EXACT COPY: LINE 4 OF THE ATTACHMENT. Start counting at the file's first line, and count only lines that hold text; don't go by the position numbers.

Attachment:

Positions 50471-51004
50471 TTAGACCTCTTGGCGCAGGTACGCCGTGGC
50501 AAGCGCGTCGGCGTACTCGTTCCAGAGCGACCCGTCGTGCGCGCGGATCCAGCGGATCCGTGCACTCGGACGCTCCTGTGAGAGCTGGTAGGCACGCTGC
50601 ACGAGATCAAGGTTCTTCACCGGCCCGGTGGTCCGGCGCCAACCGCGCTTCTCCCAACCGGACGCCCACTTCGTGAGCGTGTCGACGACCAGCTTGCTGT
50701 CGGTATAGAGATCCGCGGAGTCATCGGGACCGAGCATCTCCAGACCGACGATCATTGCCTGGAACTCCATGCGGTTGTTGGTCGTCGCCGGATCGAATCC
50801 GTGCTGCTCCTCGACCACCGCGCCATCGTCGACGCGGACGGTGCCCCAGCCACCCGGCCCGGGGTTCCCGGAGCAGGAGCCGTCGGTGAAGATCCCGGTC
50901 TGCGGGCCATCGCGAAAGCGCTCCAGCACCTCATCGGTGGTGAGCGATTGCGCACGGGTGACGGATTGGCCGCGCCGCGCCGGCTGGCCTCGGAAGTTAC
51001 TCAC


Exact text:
50601 ACGAGATCAAGGTTCTTCACCGGCCCGGTGGTCCGGCGCCAACCGCGCTTCTCCCAACCGGACGCCCACTTCGTGAGCGTGTCGACGACCAGCTTGCTGT